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Below is an Interactive Board sampler. A fuller listing is found in the "Stories" menu above.

4/14 Interactive Board: Codependent Partners

3/23 Interactive Board: He's Changing... I'm Not...

3/1 Interactive Board: D/s Lifestyle

1/14 Interactive Board: My Purrrfect Husband

12/12 Interactive Board: What if He Could Have Changed?

10/23 Interactive Board: Quandary Revisited

8/24 Interactive Board: Quandary! What's Going On?

7/20: Dr. Irene on cognitive behavior therapy and mindfulness

6/12 Interactive Board: Unintentional Abuse

11/7 Interactive Board: Is This Abusive?

12/29 Interactive Board: There Goes the Wife...

11/4 Interactive Board: A New Me!

10/8 Interactive Board: Seeming Impossibility

9/8 Interactive Board: My Ex MisTreats Our Son

5/1 Interactive Board: I feel Dead - Towards Him

4/26 Interactive Board: Why is This So Hard?

4/19 Interactive Board: I Lost My Love...

4/7 Interactive Board: Too Guilty!

Quick Guide to the Abuser's Treatment

Quick Guide to the Abuser's Treatment 

by Dr. Irene

To laugh often and much; 
To win the respect of intelligent people and affection of children; 
To earn the appreciation of honest critics and endure the betrayal of false friends, 
To appreciate beauty, 
To find the best in others, 
To leave the world a better place, 
Whether by a healthy child, a garden patch or a redeemed social condition. 
To know even one life has breathed easier because you have lived, 
This is to have succeeded.

-Ralph Waldo Emerson

In a nutshell, treatment goes something like this:

Recognizing The Roots of Irrational Thought

The abuser is an individual who, for whatever reason (biology included) did not have his or her infant needs met or pain soothed by the caretaker at a time when it was age appropriate. (Keep in mind that not all infant needs or pain can be met or soothed! Sometimes the best mom is depressed or preoccupied; sometimes the child's physical discomfort is too great to sooth, etc.)

This future-abuser grows up globally angry that mom or dad or whomever didn't make it all OK. A pattern of mistrust is established very, very early in life: Caretaker can't be trusted. 

The future-abuser feels so needy, he or she focuses much attention on giving and getting. There is lots of keeping score. Every time the caretaker misses the boat, that is "proof" that they don't care. (See the roots of insecurity here?) 

The child retaliates: withholding love, running away, looking for a "better" caretaker, temper tantrums, etc.

The Underlying, Irrational Thinking Persists Today

The child grows up and - as we all do - keeps repeating the same old, same old patterns. The pattern is some variation of:
bulletdemanding that wants and needs be met by the caretaker
bulletexpecting the worse: the caretaker doesn't "care" enough to meet the needs
bulletretaliation: withholding, affairs, temper tantrums, substance abuse, etc.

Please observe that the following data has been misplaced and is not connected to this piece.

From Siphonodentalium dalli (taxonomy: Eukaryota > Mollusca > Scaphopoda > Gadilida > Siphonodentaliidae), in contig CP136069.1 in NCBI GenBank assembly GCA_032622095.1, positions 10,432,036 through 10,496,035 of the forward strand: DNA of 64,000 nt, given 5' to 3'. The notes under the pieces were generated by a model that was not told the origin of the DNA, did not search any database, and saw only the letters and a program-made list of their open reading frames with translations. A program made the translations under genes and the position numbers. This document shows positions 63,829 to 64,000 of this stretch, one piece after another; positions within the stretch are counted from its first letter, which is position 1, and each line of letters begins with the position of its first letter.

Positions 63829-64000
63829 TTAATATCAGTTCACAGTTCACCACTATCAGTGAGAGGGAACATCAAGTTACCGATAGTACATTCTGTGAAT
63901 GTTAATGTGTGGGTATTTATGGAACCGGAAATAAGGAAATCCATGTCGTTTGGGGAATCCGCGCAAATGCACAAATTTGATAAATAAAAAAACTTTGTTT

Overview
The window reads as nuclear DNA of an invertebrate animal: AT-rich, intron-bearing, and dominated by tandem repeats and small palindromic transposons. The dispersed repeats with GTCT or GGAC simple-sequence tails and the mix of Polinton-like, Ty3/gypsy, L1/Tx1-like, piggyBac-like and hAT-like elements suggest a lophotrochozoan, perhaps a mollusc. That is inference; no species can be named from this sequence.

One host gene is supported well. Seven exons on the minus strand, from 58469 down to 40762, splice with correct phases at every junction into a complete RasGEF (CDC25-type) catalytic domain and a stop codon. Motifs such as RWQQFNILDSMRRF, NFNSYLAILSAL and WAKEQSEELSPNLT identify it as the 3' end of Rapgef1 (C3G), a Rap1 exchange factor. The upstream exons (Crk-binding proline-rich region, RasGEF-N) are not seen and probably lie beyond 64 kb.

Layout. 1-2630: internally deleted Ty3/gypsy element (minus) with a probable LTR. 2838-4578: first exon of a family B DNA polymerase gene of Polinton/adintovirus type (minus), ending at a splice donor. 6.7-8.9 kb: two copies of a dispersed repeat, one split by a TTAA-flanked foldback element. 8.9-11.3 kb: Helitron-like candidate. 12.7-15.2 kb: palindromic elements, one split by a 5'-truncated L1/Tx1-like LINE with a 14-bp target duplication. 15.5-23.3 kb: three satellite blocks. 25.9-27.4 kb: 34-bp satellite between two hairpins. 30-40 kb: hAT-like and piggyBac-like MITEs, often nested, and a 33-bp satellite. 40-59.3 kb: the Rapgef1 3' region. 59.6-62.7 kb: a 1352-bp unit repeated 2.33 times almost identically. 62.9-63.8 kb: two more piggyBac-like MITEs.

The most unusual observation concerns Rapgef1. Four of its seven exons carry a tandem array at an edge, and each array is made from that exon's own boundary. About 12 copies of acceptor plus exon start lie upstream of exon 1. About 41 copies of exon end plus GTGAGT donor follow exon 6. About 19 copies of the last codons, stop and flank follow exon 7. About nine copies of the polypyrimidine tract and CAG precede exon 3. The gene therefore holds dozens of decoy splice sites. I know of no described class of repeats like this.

Once the adult abuser begins to identify and articulate aspects of this pattern, he or she  often still believes that it is the partner's job to meet their needs! (Hogwash.)

Not only that, they think the partner actually has the capability to do so! (Often the partner thinks they can too!) This is where personal boundaries are lost.

When they get that it is their job to meet their own needs (and only their needs), abusive people don't have a clue how to start! Therapists teach them the self-caring skills that are as natural as breathing - to healthier people.

Self-caring skills, for lack of a better word, includes things like:

bulletThe right to feel. The right to feel angry! Differentiating between feelings, thoughts, and behavior. Taking responsibility associated with one's feelings. 
bulletAllowing the self to feel, and to tolerate these feelings, especially the more painful or sorrowful ones. Recognizing that underneath anger...there is often hurt.
bulletListening to what these feelings are saying, taking the information and then letting the feelings go. Learning to listen to the internal rudder.
bulletMaking smart and responsible  and controlled choices about one's behavior in life. (Once this behavior becomes habitual, it gets easier and easier to do & feels more "natural." Early on, it has to be "imposed."))
bulletTaking responsibility for mistakes - and learning from them, as opposed to falling into a punitive mood state.
bulletGiving up harmful habits, that may feel good for the moment, but that come with a host of long-term and very negative consequences. 
bulletLearning to trust...
bulletAnd much, much more: A new philosophy; a gentler, more adaptive way of looking at life.

Each one of these topics is easily a chapter. But, you get the drift.

Good reading to get the abuser-in-recovery (or anyone else for that matter) in a good mindset: Metcalf's What Would Buddha Do? 101 Answers to Life's Daily Dilemmas  Excerpt: ..."When you're are the one who engages in the act of boring. It is not the world that is boring you, it is you who are boring the world...So when you are boring, stop doing it. Look inside and ask yourself, "Why am I draining the life from this moment?"...Boredom becomes impossible." (p.18)